Liked by 1 person

    1. Definitely. For me, the thing about villains is that they have clear motivations that are understandable and worthwhile to them, but not from the perspective of the protagonist. An example would be Handsome Jack from Borderlands, who is a villain with an interesting backstory… Don’t want to spoil, but his actions *almost* become reasonable when you find out where he came from.

      I agree with your example about agent Smith from The Matrix. And we also see movies like Frozen and Beauty and the Beast casting the “villains” in a more main-character light, which have made them (Elsa and the Beast, respectively) seem a lot more human/relatable/more like a protagonist than the characters who would normally be seen as heroes (Hans and Gaston). But that’s a discussion for another day 😉

      I do agree that it’s uncomfortable to think about, and unfortunately that uncomfortable place is the only place we’ll find real solutions to any of these problems. Admitting that, perhaps, you are part of the problem – or that you have one – is the hardest, but most important, step to moving forward.

      Liked by 1 person

      1. I loved when I found out that Elsa was supposed to have been the villain, but then when they heard “Let It Go” that changed their whole point of view. In the original story of the Snow Queen, the titular character is the villain of course. I’m also quite fond of Maleficent. I’m glad to see Disney flipping their script a bit, and I never really even considered that they’d made a hero character more villainous as far back as Beauty and the Beast. Hunchback did sort of the opposite in making a character who would normally never be seen as the hero heroic with Quasimodo.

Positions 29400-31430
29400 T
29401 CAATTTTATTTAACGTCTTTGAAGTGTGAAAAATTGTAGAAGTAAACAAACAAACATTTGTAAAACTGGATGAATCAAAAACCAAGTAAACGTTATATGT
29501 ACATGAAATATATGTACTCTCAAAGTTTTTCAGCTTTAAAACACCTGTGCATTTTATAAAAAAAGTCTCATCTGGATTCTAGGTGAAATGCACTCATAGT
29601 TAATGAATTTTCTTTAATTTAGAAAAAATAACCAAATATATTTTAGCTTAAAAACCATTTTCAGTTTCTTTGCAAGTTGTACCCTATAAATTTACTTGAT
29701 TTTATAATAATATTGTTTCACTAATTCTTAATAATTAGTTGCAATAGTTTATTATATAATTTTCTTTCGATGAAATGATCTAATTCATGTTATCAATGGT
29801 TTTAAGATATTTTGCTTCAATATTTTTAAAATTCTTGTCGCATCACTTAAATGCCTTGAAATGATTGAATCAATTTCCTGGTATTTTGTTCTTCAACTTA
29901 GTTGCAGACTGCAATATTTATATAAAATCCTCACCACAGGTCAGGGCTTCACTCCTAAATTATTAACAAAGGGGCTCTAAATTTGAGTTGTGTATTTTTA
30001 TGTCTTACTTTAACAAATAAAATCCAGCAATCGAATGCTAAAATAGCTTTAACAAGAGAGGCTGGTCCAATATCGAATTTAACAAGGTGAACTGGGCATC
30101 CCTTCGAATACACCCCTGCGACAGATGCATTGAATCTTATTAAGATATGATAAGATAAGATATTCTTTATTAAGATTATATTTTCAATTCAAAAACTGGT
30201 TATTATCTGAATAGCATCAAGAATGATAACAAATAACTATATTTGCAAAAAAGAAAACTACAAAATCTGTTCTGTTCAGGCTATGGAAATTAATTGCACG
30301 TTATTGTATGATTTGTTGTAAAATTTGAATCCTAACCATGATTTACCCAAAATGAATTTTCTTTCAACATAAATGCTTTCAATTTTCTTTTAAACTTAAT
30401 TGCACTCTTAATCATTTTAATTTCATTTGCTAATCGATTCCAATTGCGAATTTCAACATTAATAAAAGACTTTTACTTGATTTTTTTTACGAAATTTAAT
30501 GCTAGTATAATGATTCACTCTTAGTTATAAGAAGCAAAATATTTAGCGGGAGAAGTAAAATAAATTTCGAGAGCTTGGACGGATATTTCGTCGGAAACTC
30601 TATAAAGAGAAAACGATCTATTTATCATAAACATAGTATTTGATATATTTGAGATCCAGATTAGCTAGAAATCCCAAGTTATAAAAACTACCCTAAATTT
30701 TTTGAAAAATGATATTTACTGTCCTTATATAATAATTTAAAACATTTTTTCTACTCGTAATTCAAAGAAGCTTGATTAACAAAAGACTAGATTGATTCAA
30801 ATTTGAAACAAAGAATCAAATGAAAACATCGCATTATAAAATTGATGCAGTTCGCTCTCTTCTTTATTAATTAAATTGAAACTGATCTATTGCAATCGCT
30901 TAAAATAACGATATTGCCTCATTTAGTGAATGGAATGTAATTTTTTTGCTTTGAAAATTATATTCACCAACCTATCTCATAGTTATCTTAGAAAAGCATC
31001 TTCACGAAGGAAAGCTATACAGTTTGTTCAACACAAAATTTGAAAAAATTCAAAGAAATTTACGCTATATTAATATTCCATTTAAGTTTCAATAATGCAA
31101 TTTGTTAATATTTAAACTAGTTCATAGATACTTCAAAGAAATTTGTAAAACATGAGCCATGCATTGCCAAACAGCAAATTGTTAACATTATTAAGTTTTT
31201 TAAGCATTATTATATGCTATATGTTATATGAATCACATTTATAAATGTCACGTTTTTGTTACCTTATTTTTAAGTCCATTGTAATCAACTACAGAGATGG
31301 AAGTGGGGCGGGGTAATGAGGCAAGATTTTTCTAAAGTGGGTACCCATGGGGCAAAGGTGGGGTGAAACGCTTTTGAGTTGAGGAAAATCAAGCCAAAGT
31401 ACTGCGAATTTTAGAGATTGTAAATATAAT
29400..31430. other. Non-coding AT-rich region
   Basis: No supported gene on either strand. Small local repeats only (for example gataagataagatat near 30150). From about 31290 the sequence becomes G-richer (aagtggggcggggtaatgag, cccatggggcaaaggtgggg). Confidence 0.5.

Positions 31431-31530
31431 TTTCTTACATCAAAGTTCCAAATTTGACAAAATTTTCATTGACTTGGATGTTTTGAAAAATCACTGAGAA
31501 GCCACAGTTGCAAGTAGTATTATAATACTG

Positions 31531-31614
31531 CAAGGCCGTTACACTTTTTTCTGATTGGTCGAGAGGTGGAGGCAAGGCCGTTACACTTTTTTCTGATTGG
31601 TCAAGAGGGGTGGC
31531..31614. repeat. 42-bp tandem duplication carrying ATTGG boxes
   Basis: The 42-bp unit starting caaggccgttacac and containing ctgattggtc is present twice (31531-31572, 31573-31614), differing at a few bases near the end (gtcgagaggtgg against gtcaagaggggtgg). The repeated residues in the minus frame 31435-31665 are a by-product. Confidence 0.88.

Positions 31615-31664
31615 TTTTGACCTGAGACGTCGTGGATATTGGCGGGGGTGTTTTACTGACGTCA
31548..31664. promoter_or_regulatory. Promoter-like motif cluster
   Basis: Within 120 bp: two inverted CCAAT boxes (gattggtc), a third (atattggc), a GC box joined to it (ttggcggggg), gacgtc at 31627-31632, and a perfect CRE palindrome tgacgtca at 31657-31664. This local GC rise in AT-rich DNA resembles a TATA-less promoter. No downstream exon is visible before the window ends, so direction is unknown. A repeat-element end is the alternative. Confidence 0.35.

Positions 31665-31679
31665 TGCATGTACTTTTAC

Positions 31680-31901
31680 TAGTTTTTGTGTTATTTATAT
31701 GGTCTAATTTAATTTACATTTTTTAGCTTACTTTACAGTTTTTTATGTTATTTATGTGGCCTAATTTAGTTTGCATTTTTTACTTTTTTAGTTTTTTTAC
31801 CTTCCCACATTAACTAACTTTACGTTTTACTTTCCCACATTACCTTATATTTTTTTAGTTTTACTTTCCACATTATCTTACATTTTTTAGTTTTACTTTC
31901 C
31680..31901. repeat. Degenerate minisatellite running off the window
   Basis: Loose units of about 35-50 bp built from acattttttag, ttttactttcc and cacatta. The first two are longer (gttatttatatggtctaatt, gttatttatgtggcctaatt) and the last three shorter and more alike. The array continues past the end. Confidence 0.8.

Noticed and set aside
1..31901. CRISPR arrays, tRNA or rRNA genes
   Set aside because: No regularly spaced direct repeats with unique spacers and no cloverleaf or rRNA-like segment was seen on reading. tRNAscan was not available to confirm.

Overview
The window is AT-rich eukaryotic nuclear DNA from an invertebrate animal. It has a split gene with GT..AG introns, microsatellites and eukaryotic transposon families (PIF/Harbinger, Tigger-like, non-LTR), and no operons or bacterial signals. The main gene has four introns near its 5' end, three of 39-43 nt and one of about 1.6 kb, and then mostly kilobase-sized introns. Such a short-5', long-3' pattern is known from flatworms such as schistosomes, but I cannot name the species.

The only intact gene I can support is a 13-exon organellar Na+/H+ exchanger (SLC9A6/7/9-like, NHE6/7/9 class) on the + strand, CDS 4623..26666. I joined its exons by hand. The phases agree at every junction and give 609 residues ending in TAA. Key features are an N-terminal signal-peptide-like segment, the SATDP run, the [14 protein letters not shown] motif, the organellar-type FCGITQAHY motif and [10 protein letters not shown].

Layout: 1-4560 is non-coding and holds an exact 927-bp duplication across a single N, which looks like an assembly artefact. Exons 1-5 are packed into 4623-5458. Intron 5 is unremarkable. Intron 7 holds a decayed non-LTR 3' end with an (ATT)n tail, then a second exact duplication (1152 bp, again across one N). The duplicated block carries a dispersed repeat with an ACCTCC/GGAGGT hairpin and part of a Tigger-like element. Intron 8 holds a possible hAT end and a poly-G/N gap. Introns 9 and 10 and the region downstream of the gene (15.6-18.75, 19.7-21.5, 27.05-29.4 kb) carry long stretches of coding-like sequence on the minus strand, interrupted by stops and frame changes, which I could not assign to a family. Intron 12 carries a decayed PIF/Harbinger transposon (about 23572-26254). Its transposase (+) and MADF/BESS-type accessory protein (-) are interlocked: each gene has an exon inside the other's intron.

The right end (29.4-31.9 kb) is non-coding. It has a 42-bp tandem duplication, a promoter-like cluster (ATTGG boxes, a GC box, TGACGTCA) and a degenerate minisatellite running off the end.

You’re absolutely right. Admitting it is the hardest part, but it’s the one that’s most integral for any kind of progress. As much as I feel stupid for being wrong, I’ve learned the most from it.

        Liked by 1 person

        1. Gosh I’ll have to put my short little essay on “three kinds of villains” somewhere… I’ll have to see if there’s an option for that on Archive of Our Own… or I’d really have to do some fancy footwork to make it about video games and post it here (haha). But I do think that both Elsa and the Beast are the villains in their own tales, regardless of how sympathetic they are… Of course, there are secondary villains, but… yeah that musing will have to be posted somewhere at some point….

          Liked by 1 person

          1. I would love to read that! I think they’re probably the least villainous type of villains, but I can see what you mean by that. Both of them cause adversity to the protagonist and are the catalyst for the action of the story. I honestly never thought of comparing Beauty and the Beast to Frozen, but it’s honestly brilliant. There are so many comparisons that can be made.

            Hm, if you use video game villains as an example, I think you should definitely be able to post it!

            Liked by 1 person

      1. It also occurs to me that could be like a hunter who wears the furs and bones of his prey. In this case, the hunter wears the dead items like a trophy claiming to posses the spirit of the animal. But in the end, the animal and its soul are dead, just like the civilisations the Reapers harvest.

        Liked by 1 person

  4. Apart from what I’ve said before there is one important way that the Reapers are like us, and organics in general. It has a desire to reproduce. I could argue that the main reason for the harvest is to create new Reapers. This would make the Harvest effectively a sexual act, which makes the whole thing even more sordid.

    Liked by 1 person